Andy Schleck has made statements in the past saying he isn't interested in being declared the winner of the 2010 Tour de France if Alberto Contador is found guilty of doping.
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7 Apr 2015 - 11:32 PM  UPDATED 13 Apr 2015 - 3:37 PM

The final verdict on
Contador's clenbuterol case is due in January, and Schleck, who finished
runner-up to the Spaniard, could be named the winner if the
International Cycling Union (UCI)and World Anti-Doping Agency (WADA)
have their way.

Schleck again reiterated to La Gazzetta dello Sport that the way to win a race is on the road and not in a courtroom in Switzerland, and who could disagree?

"I've been watching on TV and reading the papers but whatever sentence comes out it won't change my life,: Schleck told the La Gazzetta.
"The road already wrote the story and gave the verdict and I'm not
interested in anything else ... That's not how I want to win the Tour,"

But
after never having won a three week stage race as a professional, there
is mounting pressure for the talented climber to reassess his Tour de
France ambitions and instead target a maiden grand tour victory at the
Giro d'Italia in order to establish himself as a grand tour winner.

Schleck
may have to take a more indirect route through Italy to claim a maiden
Tour de France win if you agree with comments made by such luminaries as
five-time Tour de France and Giro d'Italia winner, Eddy Merckx.

Merckx and a host of former Italian greats have been quoted in La Gazzetta as saying a victory in Italy is more important than a runner-up position in the Tour.

"First
the Giro. But he has to race it and win it, which is not certain," said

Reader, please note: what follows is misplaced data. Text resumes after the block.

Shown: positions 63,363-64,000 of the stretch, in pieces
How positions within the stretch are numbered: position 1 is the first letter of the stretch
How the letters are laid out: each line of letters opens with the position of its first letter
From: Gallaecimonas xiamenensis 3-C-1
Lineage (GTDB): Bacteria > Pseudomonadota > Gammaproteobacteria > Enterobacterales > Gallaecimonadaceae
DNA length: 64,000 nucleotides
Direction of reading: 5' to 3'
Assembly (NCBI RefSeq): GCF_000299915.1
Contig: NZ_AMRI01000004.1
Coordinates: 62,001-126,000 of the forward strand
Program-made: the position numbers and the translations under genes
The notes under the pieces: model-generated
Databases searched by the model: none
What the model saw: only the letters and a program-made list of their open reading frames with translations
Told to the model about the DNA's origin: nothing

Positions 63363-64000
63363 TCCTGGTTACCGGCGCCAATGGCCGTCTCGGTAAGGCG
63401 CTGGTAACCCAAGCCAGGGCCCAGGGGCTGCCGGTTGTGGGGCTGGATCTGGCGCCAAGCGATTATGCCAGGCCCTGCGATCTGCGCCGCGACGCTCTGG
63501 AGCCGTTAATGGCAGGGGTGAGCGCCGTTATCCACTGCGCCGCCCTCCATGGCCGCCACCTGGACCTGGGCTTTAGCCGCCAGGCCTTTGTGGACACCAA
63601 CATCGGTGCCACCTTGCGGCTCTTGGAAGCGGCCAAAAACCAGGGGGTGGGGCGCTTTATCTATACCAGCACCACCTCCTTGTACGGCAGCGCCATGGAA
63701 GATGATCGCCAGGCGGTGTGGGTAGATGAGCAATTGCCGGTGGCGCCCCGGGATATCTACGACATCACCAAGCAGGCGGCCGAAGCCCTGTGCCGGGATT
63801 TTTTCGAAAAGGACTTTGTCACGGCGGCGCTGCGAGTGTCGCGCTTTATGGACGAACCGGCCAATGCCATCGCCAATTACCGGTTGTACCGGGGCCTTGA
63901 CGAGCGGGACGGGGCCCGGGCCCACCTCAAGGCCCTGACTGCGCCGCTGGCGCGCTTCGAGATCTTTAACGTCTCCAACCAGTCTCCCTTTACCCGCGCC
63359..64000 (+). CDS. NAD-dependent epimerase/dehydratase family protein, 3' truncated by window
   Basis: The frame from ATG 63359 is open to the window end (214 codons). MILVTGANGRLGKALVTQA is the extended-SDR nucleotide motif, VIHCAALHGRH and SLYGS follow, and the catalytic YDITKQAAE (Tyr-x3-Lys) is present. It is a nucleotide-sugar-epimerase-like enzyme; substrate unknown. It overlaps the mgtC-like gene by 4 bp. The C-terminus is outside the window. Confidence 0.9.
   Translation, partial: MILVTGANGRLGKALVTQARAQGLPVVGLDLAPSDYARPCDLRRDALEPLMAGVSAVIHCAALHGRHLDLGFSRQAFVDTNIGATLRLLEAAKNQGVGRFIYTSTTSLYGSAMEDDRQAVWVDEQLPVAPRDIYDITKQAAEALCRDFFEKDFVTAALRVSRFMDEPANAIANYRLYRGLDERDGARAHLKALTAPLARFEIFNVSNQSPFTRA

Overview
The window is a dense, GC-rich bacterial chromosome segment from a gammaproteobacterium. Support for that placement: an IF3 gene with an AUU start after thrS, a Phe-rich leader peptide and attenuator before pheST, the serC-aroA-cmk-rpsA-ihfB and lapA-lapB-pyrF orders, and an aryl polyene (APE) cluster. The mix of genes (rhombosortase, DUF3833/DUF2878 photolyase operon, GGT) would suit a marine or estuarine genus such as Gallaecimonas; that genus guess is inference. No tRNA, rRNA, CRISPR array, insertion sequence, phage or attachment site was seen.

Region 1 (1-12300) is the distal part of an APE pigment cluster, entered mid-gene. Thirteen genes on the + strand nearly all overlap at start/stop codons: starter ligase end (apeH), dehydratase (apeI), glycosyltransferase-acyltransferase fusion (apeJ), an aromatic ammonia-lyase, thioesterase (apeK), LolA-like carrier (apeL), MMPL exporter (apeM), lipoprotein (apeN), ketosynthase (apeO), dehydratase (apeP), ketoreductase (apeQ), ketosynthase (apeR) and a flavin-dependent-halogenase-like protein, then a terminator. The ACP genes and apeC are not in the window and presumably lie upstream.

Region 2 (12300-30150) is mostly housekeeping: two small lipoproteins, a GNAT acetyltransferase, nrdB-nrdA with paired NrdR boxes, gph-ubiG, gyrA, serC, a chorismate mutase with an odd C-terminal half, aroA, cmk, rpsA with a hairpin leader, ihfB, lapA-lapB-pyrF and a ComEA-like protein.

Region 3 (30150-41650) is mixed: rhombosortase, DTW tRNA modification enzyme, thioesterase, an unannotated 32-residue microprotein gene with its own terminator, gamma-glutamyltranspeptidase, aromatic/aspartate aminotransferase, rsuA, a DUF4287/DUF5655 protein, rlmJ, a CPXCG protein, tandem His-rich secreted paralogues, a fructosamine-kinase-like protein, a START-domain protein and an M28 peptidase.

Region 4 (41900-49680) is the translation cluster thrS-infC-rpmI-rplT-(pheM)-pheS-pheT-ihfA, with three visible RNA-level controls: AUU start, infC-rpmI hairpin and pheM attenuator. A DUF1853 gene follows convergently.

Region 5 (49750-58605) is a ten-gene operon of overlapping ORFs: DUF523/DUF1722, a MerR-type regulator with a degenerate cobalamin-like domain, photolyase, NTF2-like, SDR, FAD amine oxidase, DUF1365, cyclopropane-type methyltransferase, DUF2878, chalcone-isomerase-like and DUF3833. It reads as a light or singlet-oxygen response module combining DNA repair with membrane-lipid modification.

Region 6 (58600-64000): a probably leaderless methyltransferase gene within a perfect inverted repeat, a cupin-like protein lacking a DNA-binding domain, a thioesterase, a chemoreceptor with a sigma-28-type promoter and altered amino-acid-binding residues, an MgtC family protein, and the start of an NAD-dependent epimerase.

Merckx. "But Andy must also race the Tour and aim for more than second
place."

Francesco Moser, a Giro d'Italia winner in 1984, also thinks this strategy is a sound one and cautions against racing both.

"The
Giro is the perfect race for Andy," said Moser. "Two short time trials,
a team time trial and uphill finishes favor him. But he cannot expect
to win the Giro and then the Tour. It's not just physical but also mental and he still
seems fragile."

You'd have to agree with the
assessment of both the 'Canibal' and the 'Sheriff' - Shleck needs to
stand on the top step after three weeks to set himself up for future
Tour de France domination - a win in Italy may just give him that
winning feeling - or to use an Australianism, put a bit of mongrel in
him.

Now Schleck and his newly minted RadioShack Nissan Trek team
have yet to organise their program for 2012 but I'm in the mood for
giving gratitous advice, so here is what I think RadioShack boss and grand tour whisperer
Johan Bruyneel, should do.

The team is stacked with talent enough
for three simultaneous grand tour teams, so give Andy a well supported
ride in the Giro - a race that suits his talents perfectly - while
splitting up his pairing with older brother Frank.

At the same
time have Frank lead the team into the Tour de France, again with
another powerful support group, but rest Andy in July and hope for a
more favourable Tour de France parcours in 2013.

The
brothers have always raced together and I think this has hampered their
abilities, with the pair seemingly always looking out for one another
rather than focusing on their competition.

Breaking the familial bonds may just be the tonic they both need to lash out on their own and unleash their obvious talents.

At
26 Andy has time to play with while Frank may not have many more
opportunities to ride for himself, so it's time for a new approach that
capitalises on their abilities.

We won't know until July in
Paris, but RadioShack Nissan Trek may even emerge from such an
experiment with two grand tour victories and a brotherly first.

Follow Phil on Twitter @Philip_Gomes.